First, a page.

On this page:
- International Baccalaureate levels
- What are the classes in the IB Programme?
- IB schools
- IB Programme in Łódź
The IB emphasizes projects and encourages students to learn from peers, with students actively and fearlessly criticizing each other's work. In addition to preparing students for broad thinking, the full IB Programme requires students to express themselves through writing and is designed to shape inquisitive, competent, and caring young people who can help create a better world through understanding it and respecting others.
The main assumption of IB education is international, which positively influences mutual tolerance, creativity, and interest in other cultures. Importantly, the level of schools offering this program is very high. The program is very popular among parents and students who want to get to know the world better and get a good education. A graduate of such a school thinks in a more multicultural manner, and the fact that these schools are multilingual makes universities from all over the world open up to them. Each IB school offers at least several foreign languages.
International Baccalaureate levels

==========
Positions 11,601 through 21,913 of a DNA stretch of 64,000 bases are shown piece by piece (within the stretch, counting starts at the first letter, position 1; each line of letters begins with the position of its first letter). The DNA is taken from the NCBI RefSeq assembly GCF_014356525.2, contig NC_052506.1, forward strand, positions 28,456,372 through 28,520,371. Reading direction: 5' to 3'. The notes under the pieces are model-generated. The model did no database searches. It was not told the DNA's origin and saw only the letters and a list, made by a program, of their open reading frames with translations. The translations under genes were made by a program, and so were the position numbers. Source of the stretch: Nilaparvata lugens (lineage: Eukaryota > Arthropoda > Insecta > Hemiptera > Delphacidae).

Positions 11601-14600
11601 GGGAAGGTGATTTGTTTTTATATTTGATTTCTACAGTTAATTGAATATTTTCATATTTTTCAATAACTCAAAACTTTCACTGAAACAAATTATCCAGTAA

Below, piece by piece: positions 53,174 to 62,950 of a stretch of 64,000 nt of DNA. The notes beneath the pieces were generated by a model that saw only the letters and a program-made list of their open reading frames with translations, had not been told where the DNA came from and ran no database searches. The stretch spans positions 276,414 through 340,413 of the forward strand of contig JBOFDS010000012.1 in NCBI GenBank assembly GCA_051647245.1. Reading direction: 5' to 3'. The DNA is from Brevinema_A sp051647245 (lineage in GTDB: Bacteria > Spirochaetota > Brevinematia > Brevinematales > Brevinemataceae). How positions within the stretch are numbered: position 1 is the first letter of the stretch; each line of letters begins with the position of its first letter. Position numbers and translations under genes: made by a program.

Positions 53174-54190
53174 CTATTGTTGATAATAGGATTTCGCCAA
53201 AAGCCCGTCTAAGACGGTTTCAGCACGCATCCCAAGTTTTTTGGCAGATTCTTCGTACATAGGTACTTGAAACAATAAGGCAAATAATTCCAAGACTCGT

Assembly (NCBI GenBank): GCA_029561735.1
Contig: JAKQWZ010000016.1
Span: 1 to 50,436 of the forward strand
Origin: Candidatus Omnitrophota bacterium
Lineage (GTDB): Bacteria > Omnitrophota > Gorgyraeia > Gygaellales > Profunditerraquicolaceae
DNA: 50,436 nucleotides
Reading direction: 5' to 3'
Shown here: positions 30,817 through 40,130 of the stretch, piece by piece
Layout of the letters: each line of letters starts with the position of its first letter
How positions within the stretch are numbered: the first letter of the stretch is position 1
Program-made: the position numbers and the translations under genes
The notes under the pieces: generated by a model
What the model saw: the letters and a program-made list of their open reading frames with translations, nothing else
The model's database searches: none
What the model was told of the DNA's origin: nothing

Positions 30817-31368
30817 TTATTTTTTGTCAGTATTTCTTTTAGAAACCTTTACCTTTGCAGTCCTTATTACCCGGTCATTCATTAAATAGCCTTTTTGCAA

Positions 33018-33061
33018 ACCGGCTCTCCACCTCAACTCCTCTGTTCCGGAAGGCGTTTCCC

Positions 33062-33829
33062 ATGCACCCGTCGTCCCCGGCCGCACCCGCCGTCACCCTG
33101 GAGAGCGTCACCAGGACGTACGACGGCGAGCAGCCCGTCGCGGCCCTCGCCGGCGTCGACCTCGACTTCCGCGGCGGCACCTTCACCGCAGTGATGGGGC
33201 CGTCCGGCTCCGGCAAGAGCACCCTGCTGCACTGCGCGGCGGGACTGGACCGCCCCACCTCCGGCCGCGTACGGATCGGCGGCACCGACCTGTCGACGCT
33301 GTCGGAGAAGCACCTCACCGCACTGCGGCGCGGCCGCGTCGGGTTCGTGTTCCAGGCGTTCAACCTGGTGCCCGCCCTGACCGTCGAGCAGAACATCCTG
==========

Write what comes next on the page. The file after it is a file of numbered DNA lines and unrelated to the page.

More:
The International Baccalaureate Programme implements its curriculum in the early school years.
IB offers education at three levels:
- Primary Years Programme (PYP)
This is a program for students aged 3 to 12. Thus, education begins at preschool and lasts until the end of primary school. The main assumption in this period is the development of appropriate social behaviour and it focuses on the emotional needs of younger students. After completing such learning, the student becomes more curious, caring, and tolerant, and aware of the diversity of needs and behaviour of classmates. During education in the IB Programme, the child also becomes more communicative, bold, and prone to reflection. Another feature that is developed during the Primary Years Programme is adherence to principles, openness to others, and a sense of research. Children very often have to find out on their own, and of course the guidance and help of teachers is provided.
- Middle Years Programme (MYP)
This is the period of International Baccalaureate education, which covers the period from 11 to 16 years of age. During this period, cognitive processes and a correct social attitude are shaped. The Middle Years Programme is also a slow introduction to academic life and already at this stage students receive many indications that will help them choose their further education. Thanks to this approach, students of International Baccalaureate (IB) schools choose a satisfactory educational path, and then a professional one. The subjects at this stage are mother tongue, foreign language, mathematics, geography, biology, chemistry, history, WOS, art, music, physical education, and family life education.
- The Diploma Programme (IB DP)